Nursing students often consider hospitals and clinics as their primary career options. However, home healthcare offers an exciting and rewarding path worth exploring.
How To Become A Home Healthcare Nurse
The path of a nurse is not necessarily confined to the walls of a hospital. Their knowledge and skills find utility in various settings, including the comfort of patients’ homes.
In the home environment, nurses provide one-on-one care to patients. This is a rewarding opportunity for nurses and a more personalized and individual approach to patient care.
Much like nurses at hospitals, home health nurses shoulder a wide array of responsibilities. The role of home nurses is multifaceted, from administering medication and assisting with daily activities to taking vitals and monitoring patient condition alterations.
They could be supporting the elderly grappling with chronic diseases or helping someone recover post-accident or surgery.
Home healthcare nursing could be an ideal fit for those who thrive in dynamic environments and are drawn to less conventional clinical settings. Are you considering this career route? Below are three key steps to help you actualize this ambition:
- Acquire a degree.
- Secure licensure
- Amass experience
Pursue a nursing degree
The initial step towards becoming a home health nurse is a nursing degree. Different employers might stipulate distinct prerequisites concerning education and experience. Nurses holding a practical nursing diploma, nursing associate degree, or nursing bachelor’s degree are all potential candidates for home health nursing roles.
A nursing degree may not directly make you a home healthcare nurse, but it will endow you with the skills needed for your responsibilities.
A registered nurse (RN) with an ASN or BSN has greater autonomy and can provide holistic patient care.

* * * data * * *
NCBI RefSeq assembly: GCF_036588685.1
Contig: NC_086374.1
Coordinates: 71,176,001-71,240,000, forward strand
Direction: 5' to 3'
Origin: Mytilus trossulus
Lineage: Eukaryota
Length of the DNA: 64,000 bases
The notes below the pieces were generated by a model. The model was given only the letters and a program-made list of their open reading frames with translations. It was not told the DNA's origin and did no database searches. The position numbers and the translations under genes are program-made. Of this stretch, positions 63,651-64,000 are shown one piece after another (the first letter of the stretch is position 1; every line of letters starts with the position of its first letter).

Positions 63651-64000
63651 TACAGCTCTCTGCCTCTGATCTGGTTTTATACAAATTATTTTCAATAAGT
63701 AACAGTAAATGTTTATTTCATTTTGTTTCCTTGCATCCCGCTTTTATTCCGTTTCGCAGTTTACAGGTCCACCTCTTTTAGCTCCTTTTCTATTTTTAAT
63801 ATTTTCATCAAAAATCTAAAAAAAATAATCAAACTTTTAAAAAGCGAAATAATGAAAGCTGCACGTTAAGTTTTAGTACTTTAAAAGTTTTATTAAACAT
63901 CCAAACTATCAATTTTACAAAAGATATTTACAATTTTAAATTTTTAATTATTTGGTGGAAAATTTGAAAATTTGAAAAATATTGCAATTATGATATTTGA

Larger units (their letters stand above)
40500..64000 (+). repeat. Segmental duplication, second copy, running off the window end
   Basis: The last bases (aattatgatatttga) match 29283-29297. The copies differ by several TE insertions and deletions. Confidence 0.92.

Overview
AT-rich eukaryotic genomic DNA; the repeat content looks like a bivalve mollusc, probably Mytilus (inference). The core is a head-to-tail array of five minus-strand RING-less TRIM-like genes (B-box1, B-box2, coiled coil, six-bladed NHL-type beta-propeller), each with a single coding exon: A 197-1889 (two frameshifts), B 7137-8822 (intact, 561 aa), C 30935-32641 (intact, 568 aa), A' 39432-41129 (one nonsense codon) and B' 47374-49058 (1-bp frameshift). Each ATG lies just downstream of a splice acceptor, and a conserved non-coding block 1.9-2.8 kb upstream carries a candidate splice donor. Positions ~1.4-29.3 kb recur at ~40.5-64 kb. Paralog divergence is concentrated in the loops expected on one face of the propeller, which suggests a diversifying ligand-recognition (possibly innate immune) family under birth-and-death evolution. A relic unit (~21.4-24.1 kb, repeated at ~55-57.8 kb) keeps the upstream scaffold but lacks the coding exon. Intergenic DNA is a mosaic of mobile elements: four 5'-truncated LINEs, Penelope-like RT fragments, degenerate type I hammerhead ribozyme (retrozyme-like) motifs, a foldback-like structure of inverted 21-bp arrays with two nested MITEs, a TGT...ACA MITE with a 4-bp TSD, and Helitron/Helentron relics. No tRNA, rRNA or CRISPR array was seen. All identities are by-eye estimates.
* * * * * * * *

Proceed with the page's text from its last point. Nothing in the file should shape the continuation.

With a diploma, you can transition into a licensed practical nurse (LPN), skilled in task-oriented nursing care—a significant facet of home healthcare.
There’s also an option for home health nurses to hone their skills in specific areas, such as:
- Mental health
- Community/public health
Before deciding on the degree to pursue, exploring the educational prerequisites is advisable. Also, it would be best to learn about the requirements of your preferred job application destinations.
Upon securing your degree, your next step would be to sit for the National Council Licensure Exam for Practical Nurses (NCLEX-PN) or Registered Nurses (NCLEX-RN).
Passing this licensure exam is crucial for your career as a nurse. However, additional requirements fluctuate between states and specialties. Researching your state’s licensing requirements for home healthcare is paramount.
Some employers might require work experience before considering you for a home health nursing position.
Prior exposure to a healthcare setting like a hospital, nursing home, or clinic can make you a more appealing candidate.
Although not universally required, gaining experience in other nursing roles can endow you with valuable insights and skills for your future career.
A home career nursing is an attractive choice with wider career growth opportunities. Unlike jobs in hospitals, this career path offers greater independence and flexibility.
Home healthcare offers a mixed bundle of challenges and opportunities for nursing students to provide life support to their patients. At the same time, home nursing can be more rewarding and fulfilling.